Tumor Board Reviewing the Use of PSMA PET in Prostate Cancer - Gleason 4+4=8 GG 4, 12 of 12 Cores, High Risk Localized Disease - Session 2 Case 4 - H Jacene, A Kibel, P Nguyen, & A Morgans
November 9, 2022
Independent Medical Education Initiative Supported by Progenics Pharmaceuticals, Inc. a subsidiary of Lantheus Holdings, Inc.
Heather Jacene, MD, Clinical Director of Nuclear Medicine/PET-CT, Dana-Farber Cancer Institute, Associate Program Director, Brigham and Women's Joint Program in Nuclear Medicine, Associate Professor of Radiology, Harvard Medical School, Boston, MA
Paul Nguyen, MD, Professor of Radiation Oncology, Brigham and Women's Hospital, Dana-Farber Cancer Institute, Boston, Massachusetts
Adam Kibel, MD, Chief of Urologic Surgery, Harvard Medical School Urology, Brigham and Women's Hospital, Division of Urology, Dana Farber/ Brigham and Women's Cancer Center Dana Farber Cancer Institute Lank Center for Genitourinary Oncology
Alicia Morgans, MD, MPH, Genitourinary Medical Oncologist, Medical Director of Survivorship Program at Dana-Farber Cancer Institute, Boston, Massachusetts
Alicia Morgans: Hi, I'm so excited to be here from the Dana-Farber Brigham Cancer Center, where we have colleagues across a multidisciplinary specialty team to really talk about patients and think about how we can integrate PSMA PET scans into their care. Let's start with Dr. Kibel. Can you introduce yourself, please?
Adam Stewart-Kibel: Sure. Hi, I'm Adam Stewart-Kibel. I'm the Chief of Urology at the Brigham and the Dana-Farber. It's a pleasure to be here today.
Alicia Morgans: Wonderful. Thank you, and Dr. Nguyen.
Paul Nguyen: Hi, I'm Paul Nguyen. Head of genitourinary radiation oncology at the Dana-Farber Brigham and Professor of Radiation Oncology at Harvard Medical School.
Alicia Morgans: Thank you, and Dr. Jacene.
Heather Jacene: Hi. I'm Heather Jacene. I'm the Clinical Director of Nuclear Medicine at Dana-Farber and the Assistant Chief of Nuclear Medicine at Brigham and Women's Hospital.
Alicia Morgans: Great. Thank you all. Let's get started. This is patient RT, a 62-year-old man with a history of hypertension. In November of 2021, the patient had a PSA test that was notable for being 57.58. In January, the patient came in for a biopsy Gleason four plus four equals eight, grade group four. Prostate adenocarcinoma was identified in 12 of 12 cores. In February of 2022, the patient underwent an MRI of the prostate that demonstrated a large left-sided mass from apex to base extending into the median lobe and bladder neck with capsular abutment and additional diffused prosthetic involvement. This was a PI-RADS 5 lesion. Tiny nonspecific lymph nodes possibly concerning for metastatic disease were also identified on that MRI. He was seen by urology and was noted to have very high risk localized disease versus locally advanced disease due to possible pelvic lymph node involvement and a PSMA PET scan was ordered. Let's take a look at that imaging.
Heather Jacene: Here we have his PSMA PET CT scan. If I start in the pelvis, you can see that there's very intense PSMA uptake on the left side of the gland that extends all the way from the base here down to the apex. There's a little bit of activity also on the right-hand side. As we scroll then through the pelvis, we did not see any lymph nodes that were enlarged or PSMA avid, and there were no other distant metastases that were found, so the disease was localized to the prostate gland, matching the primary findings on the MRI, but the nodes were negative.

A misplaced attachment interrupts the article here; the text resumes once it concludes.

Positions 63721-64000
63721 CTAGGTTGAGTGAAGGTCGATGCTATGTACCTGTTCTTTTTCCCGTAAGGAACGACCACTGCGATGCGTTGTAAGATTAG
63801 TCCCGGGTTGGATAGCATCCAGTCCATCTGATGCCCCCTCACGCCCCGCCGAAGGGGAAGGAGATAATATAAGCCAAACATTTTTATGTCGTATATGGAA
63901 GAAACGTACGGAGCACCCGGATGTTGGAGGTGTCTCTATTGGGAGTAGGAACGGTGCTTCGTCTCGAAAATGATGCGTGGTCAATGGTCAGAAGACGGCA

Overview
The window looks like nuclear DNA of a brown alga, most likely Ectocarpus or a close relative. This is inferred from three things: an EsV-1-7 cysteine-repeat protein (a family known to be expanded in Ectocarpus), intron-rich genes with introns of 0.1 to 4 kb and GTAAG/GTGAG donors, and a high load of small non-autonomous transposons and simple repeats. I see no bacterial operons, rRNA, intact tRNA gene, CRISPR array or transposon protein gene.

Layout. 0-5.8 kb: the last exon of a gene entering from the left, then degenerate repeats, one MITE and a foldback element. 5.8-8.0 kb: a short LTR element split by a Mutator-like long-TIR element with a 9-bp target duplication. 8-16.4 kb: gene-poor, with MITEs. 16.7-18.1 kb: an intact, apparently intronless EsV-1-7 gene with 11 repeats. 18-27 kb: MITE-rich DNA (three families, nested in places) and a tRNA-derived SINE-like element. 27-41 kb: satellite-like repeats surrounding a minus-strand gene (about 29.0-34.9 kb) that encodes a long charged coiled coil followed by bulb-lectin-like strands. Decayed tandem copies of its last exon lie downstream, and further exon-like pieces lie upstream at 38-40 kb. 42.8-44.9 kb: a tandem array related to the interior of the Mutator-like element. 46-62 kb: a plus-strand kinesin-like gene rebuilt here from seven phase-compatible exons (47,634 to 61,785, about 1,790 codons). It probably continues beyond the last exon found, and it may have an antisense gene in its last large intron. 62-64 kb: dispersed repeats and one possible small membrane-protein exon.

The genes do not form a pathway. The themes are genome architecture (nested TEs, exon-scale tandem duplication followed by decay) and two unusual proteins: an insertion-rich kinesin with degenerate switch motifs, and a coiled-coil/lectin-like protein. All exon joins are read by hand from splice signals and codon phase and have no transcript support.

Alicia Morgans: Great. Thank you for that, Dr. Jacene. Let's think this through. This patient, I think, was seen by your team, Dr. Kibel. What do you think when you see these findings? That's a pretty locally advanced prostate cancer.
Adam Stewart-Kibel: Initially, you see the positive lymph nodes, you see a PSA of 57, you see aggressive cancer like this, you think, this guy is not a surgical candidate. All of a sudden you get the negative PSMA testing. You starts to think, okay, maybe this guy is a surgical candidate. I always think PSA is the least important variable in terms of outcome because other things can Jack up a patient's PSA besides prostate cancer, and we see patients with very elevated PSA. I'm not saying that isn't cancer in this particular case, but I always discount that a lot. It's the higher grade disease that I find more concerning.
This is a very difficult case and a lot of it comes down to the patient's concerns about management of their disease. I think it's a mistake not to consider radiation therapy and it's probably the direction I would push the patient, but I would still operate on the patient if the patient was concerned and felt that he wanted to give it a shot with surgery and keep radiation available in case he had a failure or he actually had high-risk disease at the time of surgery.
Alicia Morgans: Great. What do you think about that, Dr. Nguyen?
Paul Nguyen: Yeah. I would say without the PSMA, I would certainly lean towards radiation for somebody with a PSA of 60 and this kind of locally advanced-looking disease. With the PSMA, I would agree with Adam that it makes sense that surgery could be certainly a reasonable option here. I think if I were to counsel him, I'd say, well, if you have surgery, it's a pretty high chance that we'll be doing radiation at some point, so [inaudible] radiation and hormones. I think the upside for surgery for him is that he's a young guy and he has some pretty significant obstructive symptoms. Typically, when I do radiation, I like to do for these high-risk patients if possible to breakthrough therapy boost, and that can certainly make the obstructive symptoms worse. I think that certainly, he'll have better urinary flow if he has the prostate out. That would be a factor in favor of surgery. I'd say in general though, probably still this kind of patient with a PSA of 60 and high-grade disease, I'd still lean towards radiation [inaudible].